Challenges and Opportunities for Regulatory Cooperation Across the Atlantic

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Regulatory policies and practices that are not excessively burdensome can not only facilitate economic growth and public welfare within countries, but they can support international trade and investment. Recognizing this, the Transatlantic Trade and Investment Partnership (T-TIP) between the EU and the U.S. aims to be a comprehensive trade agreement that significantly expands trade and investment between the United States and the EU as well as addressing global issues of common concern.

The success of T-TIP depends on strengthening EU-U.S. regulatory coherence, and reducing regulatory barriers to transatlantic trade and investment. Not only can poorly designed or conflicting regulations inhibit transatlantic trade and investment, but differences in regulatory policy and procedural approaches may continue to challenge economic partnerships between the EU and U.S. In particular, procedural differences in how regulations are analyzed, developed, and enforced must be understood if regulatory cooperation is to be achieved.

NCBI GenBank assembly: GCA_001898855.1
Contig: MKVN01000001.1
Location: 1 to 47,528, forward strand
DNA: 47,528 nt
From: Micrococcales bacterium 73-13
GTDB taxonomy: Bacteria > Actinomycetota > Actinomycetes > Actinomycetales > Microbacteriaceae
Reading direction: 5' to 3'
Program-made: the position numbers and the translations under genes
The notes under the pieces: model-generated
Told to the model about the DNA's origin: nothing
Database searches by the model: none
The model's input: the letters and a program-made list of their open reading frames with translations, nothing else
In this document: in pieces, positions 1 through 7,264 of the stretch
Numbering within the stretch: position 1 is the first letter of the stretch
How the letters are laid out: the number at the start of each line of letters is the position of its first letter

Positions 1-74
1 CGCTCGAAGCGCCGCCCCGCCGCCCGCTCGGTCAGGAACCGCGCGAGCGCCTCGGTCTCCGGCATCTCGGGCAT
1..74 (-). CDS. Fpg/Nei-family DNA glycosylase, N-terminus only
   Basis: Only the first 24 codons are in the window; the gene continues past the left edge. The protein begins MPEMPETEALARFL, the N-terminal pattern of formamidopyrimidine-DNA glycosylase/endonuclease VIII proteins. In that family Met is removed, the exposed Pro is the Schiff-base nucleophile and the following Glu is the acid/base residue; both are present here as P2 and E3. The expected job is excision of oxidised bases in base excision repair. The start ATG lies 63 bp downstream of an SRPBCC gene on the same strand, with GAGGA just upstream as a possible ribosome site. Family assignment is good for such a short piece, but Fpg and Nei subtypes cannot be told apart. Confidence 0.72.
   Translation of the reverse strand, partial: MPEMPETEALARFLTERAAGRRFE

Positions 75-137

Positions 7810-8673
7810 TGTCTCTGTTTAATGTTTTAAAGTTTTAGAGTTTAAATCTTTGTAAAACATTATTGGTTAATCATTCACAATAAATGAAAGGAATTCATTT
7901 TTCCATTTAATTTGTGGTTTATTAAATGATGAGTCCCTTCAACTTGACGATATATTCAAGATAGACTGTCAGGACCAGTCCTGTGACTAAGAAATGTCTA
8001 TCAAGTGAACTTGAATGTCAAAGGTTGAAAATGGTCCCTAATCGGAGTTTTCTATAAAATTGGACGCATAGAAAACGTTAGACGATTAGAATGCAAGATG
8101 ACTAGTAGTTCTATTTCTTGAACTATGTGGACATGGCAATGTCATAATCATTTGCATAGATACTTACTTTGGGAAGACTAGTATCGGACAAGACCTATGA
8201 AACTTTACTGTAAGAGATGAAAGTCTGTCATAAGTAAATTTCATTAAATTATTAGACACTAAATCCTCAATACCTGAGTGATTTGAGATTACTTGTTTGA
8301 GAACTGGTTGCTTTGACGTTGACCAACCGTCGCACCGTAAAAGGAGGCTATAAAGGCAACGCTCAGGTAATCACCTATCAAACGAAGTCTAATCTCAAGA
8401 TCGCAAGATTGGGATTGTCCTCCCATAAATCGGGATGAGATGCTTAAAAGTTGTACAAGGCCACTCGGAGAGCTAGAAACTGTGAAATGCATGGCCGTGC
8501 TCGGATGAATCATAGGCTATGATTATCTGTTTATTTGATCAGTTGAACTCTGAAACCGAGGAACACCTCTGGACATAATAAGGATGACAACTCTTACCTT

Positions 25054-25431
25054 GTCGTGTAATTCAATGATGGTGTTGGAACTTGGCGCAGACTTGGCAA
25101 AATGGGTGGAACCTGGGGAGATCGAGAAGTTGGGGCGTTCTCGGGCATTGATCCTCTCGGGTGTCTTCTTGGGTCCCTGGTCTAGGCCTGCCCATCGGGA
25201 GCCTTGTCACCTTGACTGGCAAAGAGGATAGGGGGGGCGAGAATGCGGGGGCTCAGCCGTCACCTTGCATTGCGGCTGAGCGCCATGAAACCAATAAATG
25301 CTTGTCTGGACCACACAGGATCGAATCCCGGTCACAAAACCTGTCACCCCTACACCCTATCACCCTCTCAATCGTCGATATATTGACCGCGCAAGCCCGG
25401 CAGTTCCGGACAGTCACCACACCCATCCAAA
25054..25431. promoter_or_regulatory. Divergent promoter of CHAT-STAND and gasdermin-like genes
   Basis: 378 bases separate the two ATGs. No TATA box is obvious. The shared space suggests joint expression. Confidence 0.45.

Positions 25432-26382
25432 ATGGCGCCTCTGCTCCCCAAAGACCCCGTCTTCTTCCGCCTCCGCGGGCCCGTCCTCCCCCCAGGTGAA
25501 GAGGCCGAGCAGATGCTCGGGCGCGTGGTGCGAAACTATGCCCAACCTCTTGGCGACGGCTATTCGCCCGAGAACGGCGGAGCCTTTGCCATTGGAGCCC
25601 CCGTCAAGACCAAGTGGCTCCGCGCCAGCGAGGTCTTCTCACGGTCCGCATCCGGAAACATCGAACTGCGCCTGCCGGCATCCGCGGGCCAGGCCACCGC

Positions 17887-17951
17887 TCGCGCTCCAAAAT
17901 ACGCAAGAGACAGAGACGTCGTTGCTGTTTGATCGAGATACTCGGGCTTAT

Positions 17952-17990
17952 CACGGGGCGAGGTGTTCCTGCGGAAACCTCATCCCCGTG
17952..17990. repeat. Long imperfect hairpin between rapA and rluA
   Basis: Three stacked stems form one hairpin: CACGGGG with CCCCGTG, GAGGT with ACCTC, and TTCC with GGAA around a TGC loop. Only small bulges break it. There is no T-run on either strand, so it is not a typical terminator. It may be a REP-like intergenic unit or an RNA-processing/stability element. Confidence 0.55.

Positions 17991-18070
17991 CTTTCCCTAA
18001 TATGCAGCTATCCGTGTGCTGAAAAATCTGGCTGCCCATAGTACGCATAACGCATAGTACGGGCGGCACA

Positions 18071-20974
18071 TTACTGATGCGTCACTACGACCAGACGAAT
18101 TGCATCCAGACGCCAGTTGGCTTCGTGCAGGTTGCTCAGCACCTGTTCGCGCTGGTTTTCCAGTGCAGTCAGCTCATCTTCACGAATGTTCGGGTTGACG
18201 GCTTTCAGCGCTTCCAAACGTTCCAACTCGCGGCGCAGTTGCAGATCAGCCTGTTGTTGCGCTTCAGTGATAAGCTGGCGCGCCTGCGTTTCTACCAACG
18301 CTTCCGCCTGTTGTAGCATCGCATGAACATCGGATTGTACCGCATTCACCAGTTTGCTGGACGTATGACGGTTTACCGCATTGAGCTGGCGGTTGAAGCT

The aim of a recent working paper by Susan Dudley (George Washington University) and Kai Wegrich (Hertie School of Governance) is to provide a descriptive analysis of procedural differences in regulatory development between the United States and the European Union to serve as a factual basis for understanding the regulatory challenges and opportunities for transatlantic trade.

The analysis reveals that regulatory policies and procedures in the U.S. and EU are governed by different institutions and influenced by different cultures and circumstances, yet they both recognize the importance of a transparent regulatory framework that promotes the public interest. While both the U.S. and EU are committed to these objectives in principle, the two jurisdictions’ regulatory procedures differ, and these objectives are often met in different ways at different times. While some of these differences are inherent in the different constitutional foundations of the EU and U.S., making direct procedural alignment unlikely, there may be opportunities for greater regulatory coherence and mutual recognition. In particular, the renewed emphasis in both jurisdictions on retrospective review may offer opportunities for the transatlantic dialogue. As governments improve their ability to evaluate the effects of their regulations, including effects on international trade and investment, doors may open to alternatives that minimize regulatory burdens and regulatory barriers.

The full paper is available here.

(Fabrizio Di Mascio)